My first experience was coding on the C64 in BASIC. You just typed a number and code right on the console and push enter and it automatically became the code in working memory, and it ran in the number order when you typed RUN. So you could actually type it in out of order. And you skipped by 10s to allow you some space to enter new lines in between existing lines later if you needed to.
I too had a C64, but on that machine the BASIC was awful. Better-designed programming computers such as the BBC Micro had useful features like AUTO (start the next 10-numbered code line as soon as you press Enter), RENUMBER (change the numbering of code lines so that they were all separated by 10, even if you'd added new lines in between), commands to control graphics and sound etc.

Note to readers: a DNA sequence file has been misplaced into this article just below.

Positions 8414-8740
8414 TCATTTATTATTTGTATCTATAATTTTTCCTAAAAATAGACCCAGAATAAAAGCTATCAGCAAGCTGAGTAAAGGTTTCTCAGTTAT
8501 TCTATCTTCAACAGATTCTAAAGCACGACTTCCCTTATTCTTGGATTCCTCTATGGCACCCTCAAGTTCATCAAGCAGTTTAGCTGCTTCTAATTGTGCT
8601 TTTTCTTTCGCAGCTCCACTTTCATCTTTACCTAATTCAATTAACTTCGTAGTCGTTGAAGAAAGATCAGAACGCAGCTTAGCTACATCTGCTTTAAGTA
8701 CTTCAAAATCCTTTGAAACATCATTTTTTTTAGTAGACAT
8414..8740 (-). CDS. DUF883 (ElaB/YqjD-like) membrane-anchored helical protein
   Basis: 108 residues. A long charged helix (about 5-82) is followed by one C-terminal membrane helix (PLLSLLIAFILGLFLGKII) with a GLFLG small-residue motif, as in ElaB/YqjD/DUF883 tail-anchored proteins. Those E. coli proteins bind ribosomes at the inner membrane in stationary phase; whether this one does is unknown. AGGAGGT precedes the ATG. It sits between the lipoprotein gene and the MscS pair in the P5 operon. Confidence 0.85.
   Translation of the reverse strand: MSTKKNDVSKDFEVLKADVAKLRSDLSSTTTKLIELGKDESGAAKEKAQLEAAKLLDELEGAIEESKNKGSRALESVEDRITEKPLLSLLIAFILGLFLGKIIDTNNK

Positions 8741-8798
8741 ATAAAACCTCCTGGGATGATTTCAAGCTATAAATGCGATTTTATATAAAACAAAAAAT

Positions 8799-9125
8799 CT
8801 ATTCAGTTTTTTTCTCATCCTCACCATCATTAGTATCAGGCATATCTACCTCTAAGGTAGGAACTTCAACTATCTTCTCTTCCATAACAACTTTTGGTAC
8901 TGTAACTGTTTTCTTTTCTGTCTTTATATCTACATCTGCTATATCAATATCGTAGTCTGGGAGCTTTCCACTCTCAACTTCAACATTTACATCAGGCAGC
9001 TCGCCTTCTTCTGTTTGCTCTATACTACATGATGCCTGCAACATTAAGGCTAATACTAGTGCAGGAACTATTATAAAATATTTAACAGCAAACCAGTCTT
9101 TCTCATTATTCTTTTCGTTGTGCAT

C64 BASIC was so primitive you couldn't do anything related to sound or graphics without using PEEK and POKE into memory locations, and these operations were so slow it was effectively impossible to write a sound or graphics program without resorting to machine code: not even assembly language, but actual, literal numeric codes looked up on a separate reference sheet and loaded into memory with the DATA command.